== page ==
Cell

The news item below is a bit technical, so here is the gist:

Every cell in our body is continually sensing and responding to tiny chemical, electrical, and temperature changes created by nearby organisms without physical contact. As a result, cells alter their physical structure in response to the presence of other living things, including reshaping themselves to move toward or away from their neighbors.
 

A single atom or molecule, without even touching the cell, can move it.

 
When great big bundles of such cells get close, as in my CEO executive coaching groups, no one goes away unchanged!
 
You have a tangible effect on the people around you, without speaking or touching, as they do on you. Who you are, in fact, is largely a product of your interactions with those near you.
 

A reminder to us all to be responsible for our impact.

 

Here’s what happens. First, receptors in the membranes of the cells become activated by the presence of trace amounts of chemicals–even down to the nano-molar level or about one molecule in a cubic micron–in the cells’ vicinity. Not only do the receptors sense the presence of the attractants but, through the differential activation of 10,000 or more receptors distributed along the body of the cell, the direction of the source of the attractant can be located to within a few degrees. Ability to train upon a 5% chemical gradient allows the cell to know where it should be going, whether to find food, antigens, or to take up its place in a larger multi-cellular structure. Second, a cascade of polymerization steps now ensues within a few minutes. Consequently the cell develops head and tail structures, the better to make possible travel along the chemical gradient (chemotaxis).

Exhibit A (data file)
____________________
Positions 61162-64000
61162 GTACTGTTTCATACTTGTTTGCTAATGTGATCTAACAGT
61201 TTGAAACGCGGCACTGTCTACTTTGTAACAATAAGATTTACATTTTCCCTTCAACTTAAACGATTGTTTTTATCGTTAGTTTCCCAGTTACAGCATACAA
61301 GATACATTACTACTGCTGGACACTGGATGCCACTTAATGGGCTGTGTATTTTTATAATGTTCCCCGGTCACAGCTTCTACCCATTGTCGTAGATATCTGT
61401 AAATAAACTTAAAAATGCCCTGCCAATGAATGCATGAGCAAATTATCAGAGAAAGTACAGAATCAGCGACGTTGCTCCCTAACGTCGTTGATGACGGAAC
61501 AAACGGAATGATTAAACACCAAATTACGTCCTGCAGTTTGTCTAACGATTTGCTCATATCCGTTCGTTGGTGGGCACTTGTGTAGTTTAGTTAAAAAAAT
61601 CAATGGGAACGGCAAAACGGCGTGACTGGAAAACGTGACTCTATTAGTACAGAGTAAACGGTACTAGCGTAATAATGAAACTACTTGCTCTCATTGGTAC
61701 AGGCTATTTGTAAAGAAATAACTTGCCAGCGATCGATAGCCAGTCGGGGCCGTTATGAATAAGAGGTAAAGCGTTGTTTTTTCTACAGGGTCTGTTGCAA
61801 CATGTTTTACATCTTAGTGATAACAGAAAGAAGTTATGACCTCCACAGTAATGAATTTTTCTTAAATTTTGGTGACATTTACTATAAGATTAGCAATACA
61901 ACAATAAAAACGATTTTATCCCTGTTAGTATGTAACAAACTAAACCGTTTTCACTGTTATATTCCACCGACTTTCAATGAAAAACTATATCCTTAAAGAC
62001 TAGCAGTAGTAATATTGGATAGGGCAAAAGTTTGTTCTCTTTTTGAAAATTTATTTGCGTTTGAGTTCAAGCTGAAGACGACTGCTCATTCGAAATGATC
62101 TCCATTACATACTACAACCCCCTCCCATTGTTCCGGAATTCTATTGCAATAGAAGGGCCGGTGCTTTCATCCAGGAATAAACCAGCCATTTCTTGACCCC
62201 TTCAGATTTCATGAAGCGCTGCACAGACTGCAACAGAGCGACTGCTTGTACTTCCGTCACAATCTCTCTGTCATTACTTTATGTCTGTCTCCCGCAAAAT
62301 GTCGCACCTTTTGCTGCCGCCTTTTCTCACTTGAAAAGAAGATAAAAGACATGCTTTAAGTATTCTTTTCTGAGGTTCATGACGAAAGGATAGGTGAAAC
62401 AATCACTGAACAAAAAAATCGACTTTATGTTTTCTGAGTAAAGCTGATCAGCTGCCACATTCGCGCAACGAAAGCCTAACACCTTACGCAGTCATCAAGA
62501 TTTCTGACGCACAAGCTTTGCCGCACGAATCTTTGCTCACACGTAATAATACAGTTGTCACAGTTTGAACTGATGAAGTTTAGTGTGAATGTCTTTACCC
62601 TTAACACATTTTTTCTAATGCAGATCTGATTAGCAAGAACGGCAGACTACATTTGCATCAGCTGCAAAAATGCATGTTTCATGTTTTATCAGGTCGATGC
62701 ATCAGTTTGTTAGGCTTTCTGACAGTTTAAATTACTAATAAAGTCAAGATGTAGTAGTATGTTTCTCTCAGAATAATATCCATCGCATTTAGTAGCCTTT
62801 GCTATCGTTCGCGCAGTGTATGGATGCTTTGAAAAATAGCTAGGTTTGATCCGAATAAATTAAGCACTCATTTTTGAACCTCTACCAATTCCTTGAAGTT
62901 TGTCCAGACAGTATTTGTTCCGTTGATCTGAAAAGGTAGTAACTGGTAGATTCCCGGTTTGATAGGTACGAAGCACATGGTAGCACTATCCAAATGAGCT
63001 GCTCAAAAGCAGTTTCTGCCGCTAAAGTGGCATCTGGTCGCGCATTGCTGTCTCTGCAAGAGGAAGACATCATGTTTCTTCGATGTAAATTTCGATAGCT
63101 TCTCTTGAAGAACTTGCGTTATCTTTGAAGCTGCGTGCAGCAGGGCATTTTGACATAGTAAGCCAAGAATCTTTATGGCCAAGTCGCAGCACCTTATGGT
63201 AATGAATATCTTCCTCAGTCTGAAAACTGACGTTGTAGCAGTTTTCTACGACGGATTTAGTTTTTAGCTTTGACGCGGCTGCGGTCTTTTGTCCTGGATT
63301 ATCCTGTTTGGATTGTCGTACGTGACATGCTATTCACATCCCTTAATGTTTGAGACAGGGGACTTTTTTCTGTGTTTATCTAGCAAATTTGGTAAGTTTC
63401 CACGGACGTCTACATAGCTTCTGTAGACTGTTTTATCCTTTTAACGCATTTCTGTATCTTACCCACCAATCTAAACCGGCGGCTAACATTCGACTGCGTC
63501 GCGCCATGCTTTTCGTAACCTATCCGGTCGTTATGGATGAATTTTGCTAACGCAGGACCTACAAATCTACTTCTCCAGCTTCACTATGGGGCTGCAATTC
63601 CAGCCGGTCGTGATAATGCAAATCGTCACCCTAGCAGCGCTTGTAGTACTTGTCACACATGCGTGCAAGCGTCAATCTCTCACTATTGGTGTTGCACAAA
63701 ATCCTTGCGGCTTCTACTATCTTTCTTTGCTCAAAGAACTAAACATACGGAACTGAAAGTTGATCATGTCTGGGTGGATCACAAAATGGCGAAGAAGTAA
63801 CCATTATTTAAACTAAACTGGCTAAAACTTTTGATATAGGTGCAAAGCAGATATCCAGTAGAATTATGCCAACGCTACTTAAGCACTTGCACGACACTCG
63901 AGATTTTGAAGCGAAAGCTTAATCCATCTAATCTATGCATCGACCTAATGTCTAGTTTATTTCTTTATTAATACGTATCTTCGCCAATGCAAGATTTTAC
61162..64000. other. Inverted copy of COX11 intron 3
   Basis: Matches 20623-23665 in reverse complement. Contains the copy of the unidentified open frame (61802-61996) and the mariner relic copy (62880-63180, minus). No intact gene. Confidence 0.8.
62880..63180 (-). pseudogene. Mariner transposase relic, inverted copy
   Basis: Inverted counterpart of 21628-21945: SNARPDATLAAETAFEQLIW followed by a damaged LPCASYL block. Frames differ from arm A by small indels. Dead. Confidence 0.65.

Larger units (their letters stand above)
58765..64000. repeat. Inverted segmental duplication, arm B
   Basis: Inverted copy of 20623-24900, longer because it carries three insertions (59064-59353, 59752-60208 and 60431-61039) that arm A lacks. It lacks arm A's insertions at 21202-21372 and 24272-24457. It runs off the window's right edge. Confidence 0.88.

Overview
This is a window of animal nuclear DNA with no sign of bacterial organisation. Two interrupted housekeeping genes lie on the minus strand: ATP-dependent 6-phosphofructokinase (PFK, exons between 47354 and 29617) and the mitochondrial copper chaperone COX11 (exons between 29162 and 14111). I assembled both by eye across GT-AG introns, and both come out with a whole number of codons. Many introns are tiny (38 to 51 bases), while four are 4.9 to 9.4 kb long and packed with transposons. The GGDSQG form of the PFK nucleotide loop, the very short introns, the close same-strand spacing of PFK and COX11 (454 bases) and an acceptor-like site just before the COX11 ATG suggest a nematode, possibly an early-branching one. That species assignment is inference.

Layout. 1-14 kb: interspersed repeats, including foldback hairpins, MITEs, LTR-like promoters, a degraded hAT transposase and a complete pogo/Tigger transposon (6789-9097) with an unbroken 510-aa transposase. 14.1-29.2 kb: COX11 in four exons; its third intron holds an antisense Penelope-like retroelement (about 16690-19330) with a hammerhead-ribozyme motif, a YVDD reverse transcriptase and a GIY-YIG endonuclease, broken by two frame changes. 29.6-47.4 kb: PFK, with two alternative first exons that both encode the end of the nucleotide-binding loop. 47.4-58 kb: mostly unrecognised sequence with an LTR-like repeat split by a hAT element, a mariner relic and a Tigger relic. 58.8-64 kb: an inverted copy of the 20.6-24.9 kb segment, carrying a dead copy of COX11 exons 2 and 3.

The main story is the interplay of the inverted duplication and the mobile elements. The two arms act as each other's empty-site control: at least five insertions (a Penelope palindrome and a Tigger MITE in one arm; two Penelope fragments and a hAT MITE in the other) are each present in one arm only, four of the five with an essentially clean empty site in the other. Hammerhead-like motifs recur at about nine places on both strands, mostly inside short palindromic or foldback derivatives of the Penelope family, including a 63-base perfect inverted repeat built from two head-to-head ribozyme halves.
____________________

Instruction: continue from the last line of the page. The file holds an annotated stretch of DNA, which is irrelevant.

In nature, cells have also been known to plan their travel by exploiting thermal gradients (thermotaxis) and electrical gradients (galvanotaxis). (Gamba et al., Physical Review Letters, 12 October 2007)

© PHYSICS NEWS UPDATE
The American Institute of Physics
Bulletin of Physics News
Number 842 October 9, 2007
by Phillip F. Schewe

 

 


 
See also on this blog, Bad presentation–or resistant audience?

 


 

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